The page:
Tribe Triples Their Way Past the Tigers; Indians 7, Tigers 4... June 24, 2016 | Bob Toth
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Castro Plays the Hero in Midwest League All-Star Game... June 24, 2016 | Bob Toth
Hankins Rakes Versus Reading, Rodriguez an RBI Machine, and More in This Week... June 24, 2016 | Bob Toth
After a great start to the 2016 season, the Lynchburg Hillcats had six different players selected for spots on the Carolina League All-Star team. Each of the six men made contributions in the All-Star game on Tuesday from Lake Elsinore, California, as the Carolina League defeated the California League by a 6-4 score.
The Carolina League team was the visiting team and got a run in the first manufactured heavily by the Hillcats own (and southern California native) Greg Allen. Playing center field in the game and batting leadoff, he drew a walk against Chris Huffman and proceeded to steal both second and third bases before scoring two batters later on a sacrifice fly from Mauricio Dubon of Salem.
Trevor Bauer continued the all day celebration in downtown Cleveland as he threw a complete game gem to sweep the series from the Tampa Bay Rays with a 6-1 victory on Wednesday night.
Bauer, following in the footsteps of Corey Kluber the night before, reeled off a three-hitter. It was the second consecutive three-hitter by the Cleveland staff and the second complete game tossed by Bauer in his career. It seemed the fitting finale of the Indians home schedule for the month and a proper end to a day full of celebrations, jubilation, sun, and fun on the shores of Lake Erie, where estimates of over one million people jammed into the town beginning in the wee hours of the morning to partake in the parade and ceremony honoring the NBA Champion Cleveland Cavaliers.
The Indians (41-30), lost some in the shuffle of excitement this month, not only swept their series with the Rays, but swept their six-game homestand and all games in the month of June at Progressive Field. The Indians have won six straight games and eleventh straight on their home field to improve to a season-high eleven games above the .500 mark. Another loss by Kansas City on Wednesday increased Cleveland’s lead in the American League Central Division to three games.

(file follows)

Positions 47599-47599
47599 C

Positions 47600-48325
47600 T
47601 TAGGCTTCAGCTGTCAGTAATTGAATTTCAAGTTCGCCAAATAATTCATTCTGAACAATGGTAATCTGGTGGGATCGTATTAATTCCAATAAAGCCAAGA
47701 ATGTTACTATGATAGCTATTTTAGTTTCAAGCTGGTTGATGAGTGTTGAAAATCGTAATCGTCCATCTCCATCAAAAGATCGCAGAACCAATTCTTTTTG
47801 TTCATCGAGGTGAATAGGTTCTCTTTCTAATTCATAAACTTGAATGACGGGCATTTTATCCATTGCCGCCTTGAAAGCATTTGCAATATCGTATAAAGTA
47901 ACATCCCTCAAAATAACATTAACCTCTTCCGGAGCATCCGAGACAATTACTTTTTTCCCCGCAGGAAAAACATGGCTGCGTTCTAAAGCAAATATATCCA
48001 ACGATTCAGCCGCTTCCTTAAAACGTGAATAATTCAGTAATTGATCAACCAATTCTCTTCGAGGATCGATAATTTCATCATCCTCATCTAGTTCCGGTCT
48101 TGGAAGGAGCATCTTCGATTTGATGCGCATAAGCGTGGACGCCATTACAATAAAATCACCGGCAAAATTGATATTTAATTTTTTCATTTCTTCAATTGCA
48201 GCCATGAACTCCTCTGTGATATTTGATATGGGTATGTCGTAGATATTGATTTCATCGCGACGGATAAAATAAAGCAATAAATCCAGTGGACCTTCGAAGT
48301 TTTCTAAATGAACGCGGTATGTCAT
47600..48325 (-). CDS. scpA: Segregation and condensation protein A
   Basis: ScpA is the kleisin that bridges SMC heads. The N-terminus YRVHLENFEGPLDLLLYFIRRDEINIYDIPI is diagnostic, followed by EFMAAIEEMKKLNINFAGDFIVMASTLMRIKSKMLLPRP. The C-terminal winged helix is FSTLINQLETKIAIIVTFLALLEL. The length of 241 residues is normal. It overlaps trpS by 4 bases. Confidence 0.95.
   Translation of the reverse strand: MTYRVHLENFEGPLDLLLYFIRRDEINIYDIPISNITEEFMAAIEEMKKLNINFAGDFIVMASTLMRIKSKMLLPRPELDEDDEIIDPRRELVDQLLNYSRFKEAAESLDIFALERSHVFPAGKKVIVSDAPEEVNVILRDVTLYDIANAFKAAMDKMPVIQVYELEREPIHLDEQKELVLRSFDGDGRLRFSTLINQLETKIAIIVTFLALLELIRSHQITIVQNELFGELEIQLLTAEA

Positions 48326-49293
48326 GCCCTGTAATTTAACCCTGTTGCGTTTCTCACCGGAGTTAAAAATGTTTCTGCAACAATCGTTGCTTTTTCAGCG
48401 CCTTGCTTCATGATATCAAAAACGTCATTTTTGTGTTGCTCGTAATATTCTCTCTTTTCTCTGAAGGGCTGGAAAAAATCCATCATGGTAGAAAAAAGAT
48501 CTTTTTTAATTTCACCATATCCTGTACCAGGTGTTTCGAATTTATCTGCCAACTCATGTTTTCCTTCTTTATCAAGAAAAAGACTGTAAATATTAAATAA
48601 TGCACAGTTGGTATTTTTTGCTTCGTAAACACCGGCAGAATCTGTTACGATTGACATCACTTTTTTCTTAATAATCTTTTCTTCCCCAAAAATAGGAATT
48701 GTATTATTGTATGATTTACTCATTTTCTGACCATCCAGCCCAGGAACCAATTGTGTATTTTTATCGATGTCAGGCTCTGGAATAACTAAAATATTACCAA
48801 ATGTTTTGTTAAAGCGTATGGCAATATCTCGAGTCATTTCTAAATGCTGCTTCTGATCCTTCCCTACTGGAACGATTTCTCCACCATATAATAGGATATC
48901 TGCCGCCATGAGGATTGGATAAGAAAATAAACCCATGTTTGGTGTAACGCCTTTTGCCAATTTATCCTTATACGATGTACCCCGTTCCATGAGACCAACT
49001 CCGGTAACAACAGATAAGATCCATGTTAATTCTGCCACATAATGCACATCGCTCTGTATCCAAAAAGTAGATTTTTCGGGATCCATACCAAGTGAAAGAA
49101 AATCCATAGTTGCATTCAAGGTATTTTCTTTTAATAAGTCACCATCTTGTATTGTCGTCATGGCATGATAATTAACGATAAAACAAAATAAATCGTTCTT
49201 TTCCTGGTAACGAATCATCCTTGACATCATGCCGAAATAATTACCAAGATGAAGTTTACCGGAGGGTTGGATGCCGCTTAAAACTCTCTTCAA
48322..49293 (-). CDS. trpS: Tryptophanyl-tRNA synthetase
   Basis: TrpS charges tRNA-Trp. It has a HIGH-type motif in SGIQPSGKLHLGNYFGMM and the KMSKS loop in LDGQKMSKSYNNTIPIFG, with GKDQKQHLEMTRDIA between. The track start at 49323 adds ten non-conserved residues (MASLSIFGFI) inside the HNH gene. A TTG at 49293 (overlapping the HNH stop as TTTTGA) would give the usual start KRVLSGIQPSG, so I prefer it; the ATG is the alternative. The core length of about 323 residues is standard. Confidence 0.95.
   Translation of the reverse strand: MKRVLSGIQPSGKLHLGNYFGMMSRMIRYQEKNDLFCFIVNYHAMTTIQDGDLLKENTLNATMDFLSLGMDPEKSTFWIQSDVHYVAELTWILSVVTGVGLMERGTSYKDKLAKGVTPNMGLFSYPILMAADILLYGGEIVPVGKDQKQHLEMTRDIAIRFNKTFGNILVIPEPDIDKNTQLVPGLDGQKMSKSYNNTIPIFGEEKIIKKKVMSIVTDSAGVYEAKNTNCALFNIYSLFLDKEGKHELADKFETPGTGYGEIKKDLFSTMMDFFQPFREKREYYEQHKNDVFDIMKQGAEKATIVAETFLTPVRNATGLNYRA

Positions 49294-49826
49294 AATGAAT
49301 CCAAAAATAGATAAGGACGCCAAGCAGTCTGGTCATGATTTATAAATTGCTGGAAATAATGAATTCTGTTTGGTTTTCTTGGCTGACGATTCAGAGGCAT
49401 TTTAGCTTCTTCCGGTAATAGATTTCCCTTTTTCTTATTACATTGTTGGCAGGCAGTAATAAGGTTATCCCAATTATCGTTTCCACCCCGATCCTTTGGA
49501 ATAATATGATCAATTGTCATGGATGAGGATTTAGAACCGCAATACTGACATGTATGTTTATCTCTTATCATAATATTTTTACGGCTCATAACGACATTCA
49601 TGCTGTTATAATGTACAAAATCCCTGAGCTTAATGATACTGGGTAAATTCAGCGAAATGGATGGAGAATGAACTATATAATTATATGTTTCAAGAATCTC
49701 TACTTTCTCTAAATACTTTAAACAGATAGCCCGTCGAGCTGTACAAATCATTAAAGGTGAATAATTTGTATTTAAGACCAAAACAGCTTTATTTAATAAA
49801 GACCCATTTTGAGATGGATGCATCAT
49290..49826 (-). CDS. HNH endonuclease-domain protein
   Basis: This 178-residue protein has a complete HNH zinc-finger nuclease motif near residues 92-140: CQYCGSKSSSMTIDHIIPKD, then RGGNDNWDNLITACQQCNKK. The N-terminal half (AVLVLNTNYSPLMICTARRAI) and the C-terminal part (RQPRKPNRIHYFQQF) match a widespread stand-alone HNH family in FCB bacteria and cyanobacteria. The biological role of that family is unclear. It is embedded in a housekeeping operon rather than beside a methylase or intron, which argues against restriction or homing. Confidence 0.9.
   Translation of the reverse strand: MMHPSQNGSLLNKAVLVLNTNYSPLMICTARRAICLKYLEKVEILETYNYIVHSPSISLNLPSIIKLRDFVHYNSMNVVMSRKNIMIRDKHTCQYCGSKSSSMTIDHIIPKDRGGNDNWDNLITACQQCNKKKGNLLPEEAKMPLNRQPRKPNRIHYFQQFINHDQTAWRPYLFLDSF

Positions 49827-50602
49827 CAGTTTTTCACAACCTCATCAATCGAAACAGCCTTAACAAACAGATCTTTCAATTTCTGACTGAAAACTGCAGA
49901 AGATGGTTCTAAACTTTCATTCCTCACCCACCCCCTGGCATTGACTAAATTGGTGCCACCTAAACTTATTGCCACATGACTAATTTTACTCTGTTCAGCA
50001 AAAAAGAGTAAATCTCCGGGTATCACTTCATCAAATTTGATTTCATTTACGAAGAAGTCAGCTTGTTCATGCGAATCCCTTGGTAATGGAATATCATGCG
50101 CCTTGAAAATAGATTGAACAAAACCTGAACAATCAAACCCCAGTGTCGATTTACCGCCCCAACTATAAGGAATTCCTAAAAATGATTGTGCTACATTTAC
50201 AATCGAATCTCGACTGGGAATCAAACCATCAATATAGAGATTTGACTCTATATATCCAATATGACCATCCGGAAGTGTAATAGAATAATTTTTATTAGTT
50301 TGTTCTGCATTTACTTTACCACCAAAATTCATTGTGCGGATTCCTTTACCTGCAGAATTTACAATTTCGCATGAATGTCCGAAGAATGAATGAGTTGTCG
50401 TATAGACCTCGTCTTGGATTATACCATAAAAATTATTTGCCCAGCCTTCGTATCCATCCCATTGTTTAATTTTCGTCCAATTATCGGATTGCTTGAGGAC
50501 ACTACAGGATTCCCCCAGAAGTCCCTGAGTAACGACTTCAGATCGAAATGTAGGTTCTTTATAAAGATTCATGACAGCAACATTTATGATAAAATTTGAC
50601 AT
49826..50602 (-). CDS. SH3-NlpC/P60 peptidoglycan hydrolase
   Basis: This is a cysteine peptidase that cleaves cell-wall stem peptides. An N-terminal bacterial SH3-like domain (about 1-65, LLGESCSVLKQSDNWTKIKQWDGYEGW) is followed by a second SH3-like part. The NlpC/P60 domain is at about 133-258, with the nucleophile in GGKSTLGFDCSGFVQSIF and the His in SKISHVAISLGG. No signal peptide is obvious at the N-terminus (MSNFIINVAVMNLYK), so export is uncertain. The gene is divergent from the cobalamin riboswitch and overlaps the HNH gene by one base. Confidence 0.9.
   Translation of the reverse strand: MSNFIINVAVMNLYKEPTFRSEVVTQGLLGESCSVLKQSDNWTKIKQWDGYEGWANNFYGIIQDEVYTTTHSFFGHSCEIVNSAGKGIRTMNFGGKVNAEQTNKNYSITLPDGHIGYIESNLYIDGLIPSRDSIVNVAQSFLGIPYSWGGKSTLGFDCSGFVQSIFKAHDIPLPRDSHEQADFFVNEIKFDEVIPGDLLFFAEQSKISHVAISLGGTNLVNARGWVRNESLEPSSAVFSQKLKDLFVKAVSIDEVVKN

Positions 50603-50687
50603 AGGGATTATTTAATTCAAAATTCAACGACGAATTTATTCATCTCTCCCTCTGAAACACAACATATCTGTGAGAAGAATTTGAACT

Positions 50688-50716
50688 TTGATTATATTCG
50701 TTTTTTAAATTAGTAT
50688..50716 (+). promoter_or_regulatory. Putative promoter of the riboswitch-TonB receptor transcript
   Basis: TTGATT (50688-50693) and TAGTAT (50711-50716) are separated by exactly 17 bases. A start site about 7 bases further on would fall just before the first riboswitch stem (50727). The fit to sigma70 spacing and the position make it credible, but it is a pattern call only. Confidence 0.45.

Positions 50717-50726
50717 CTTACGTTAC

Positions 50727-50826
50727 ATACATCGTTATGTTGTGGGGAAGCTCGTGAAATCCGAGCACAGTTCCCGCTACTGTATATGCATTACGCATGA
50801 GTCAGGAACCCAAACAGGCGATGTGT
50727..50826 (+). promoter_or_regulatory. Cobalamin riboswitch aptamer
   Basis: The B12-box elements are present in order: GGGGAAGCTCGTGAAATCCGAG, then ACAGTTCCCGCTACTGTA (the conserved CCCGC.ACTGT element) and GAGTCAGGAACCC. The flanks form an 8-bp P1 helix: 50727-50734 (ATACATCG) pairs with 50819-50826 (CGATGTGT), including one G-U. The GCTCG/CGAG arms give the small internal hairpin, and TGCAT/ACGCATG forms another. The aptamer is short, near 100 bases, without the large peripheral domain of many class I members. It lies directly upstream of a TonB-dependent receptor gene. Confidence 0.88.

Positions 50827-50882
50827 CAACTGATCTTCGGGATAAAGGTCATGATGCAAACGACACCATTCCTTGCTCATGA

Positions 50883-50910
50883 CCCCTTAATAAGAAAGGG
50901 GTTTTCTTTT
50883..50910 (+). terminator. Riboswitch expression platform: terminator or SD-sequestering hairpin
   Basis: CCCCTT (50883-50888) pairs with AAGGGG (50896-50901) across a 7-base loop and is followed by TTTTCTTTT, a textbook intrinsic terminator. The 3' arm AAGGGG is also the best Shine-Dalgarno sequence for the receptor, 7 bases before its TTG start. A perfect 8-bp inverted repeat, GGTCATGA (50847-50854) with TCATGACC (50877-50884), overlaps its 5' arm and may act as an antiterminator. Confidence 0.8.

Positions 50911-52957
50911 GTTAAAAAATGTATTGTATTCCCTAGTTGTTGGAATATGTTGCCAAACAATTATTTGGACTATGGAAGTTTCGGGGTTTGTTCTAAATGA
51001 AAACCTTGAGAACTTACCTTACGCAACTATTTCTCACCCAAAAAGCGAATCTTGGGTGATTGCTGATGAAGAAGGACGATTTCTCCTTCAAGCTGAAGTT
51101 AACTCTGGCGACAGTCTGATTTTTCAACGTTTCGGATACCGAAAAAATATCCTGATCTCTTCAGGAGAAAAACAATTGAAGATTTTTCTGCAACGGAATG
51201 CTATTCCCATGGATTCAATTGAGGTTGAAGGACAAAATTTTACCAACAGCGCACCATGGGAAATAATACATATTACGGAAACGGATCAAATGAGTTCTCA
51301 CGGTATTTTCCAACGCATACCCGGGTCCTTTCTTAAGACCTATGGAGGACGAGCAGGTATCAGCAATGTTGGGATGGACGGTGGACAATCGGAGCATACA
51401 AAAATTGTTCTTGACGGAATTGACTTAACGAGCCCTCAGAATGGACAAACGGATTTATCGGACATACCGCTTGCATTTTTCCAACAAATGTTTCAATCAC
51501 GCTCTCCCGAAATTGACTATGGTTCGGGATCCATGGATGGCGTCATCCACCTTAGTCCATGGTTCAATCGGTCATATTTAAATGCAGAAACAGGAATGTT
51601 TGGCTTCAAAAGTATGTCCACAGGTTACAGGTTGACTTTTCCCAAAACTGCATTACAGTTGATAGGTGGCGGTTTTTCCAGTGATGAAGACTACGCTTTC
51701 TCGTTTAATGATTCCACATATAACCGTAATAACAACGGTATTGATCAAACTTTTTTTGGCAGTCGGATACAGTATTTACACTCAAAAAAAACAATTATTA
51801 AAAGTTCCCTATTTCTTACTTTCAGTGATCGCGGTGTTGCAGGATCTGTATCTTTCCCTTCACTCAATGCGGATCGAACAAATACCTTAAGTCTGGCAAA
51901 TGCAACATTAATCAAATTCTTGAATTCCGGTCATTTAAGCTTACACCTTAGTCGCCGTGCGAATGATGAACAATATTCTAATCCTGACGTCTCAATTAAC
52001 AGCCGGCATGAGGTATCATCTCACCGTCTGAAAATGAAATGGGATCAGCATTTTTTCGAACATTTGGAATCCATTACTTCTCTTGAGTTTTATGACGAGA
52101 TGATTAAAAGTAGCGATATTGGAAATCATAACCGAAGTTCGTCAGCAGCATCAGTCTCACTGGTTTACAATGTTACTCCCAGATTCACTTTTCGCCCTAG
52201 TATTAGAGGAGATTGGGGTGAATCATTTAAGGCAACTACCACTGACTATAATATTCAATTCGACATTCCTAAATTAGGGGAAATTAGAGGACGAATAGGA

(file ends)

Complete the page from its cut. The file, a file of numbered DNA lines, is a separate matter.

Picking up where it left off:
On the third day of May, Nick Pasquale was assigned to the High-A Lynchburg Hillcats. That day would be the first of three games cancelled over the next week as heavy rains swept through the Central Virginia area. This forced a doubleheader against the Carolina Mudcats and the loss of an off day in order to make up a game against division rival Potomac.
More importantly, it would produce an opportunity for Pasquale to move out of the bullpen and get an opportunity as a starting pitcher.
Seventy years ago Wednesday, baseball innovator and mogul Bill Veeck and a small handful of other investors officially purchased the Cleveland Indians organization, setting the stage less than two years later for one of the most exciting pennant chases the game of baseball had ever seen and one of a handful of sports moments forever celebrated in the city of Cleveland.
Veeck, then 32 years old, had spent his life involved in the game of baseball.
Pity the Golden State Warriors.
They were a win away from immortality in the pantheon of all-time great teams when the Cavaliers completed a historic comeback from a 3-1 deficit in the NBA Finals to beat the Warriors for the first sports title in Cleveland since before the days of color television.
The Warriors won a record 73 games in the regular season, and with Sunday’s Game 7 loss to the Cavs, became the first team in NBA history to lose as many playoff games (9) as regular season game. It’s the type of crushing defeat that Cleveland fans are used to, only in baseball – and from the other side.
On the eve of the biggest party and celebration the city of Cleveland has seen in its sports history, Indians ace Corey Kluber gave fans a little something more to be excited about as he threw a complete game three-hit shutout over the Tampa Bay Rays on Tuesday night, 6-0.
After allowing a second inning single to Corey Dickerson, Kluber shut down any semblance of an offense for the Rays. He was supplied with a few runs by the midway mark of the game before his teammates doubled their production with an explosive eighth inning full of fireworks.
When the Tribe signed Yan Gomes to a six-year, $23 million contract prior to the 2014 season, they expected his 2013 production to continue. That year, he had a .294/.345/.481 slash line and slugged eleven home runs in only 88 games. Chris Antonetti certainly felt good about the signing when Gomes won the Silver Slugger Award in 2014 after he hit .278 with 21 home runs. He had the highest fWAR among AL catchers that year, at 4.5, and led all catchers with a walloping .194 isolated power.
Gomes hasn’t been able to replicate that season since then. He never fully rebounded from a right knee injury last April, hitting only .231 in 95 games in 2015. However, there was hope at the end of the year that he found his swing after he posted a .256/.280/.462 slash line in September and a career best 26.4% line drive rate.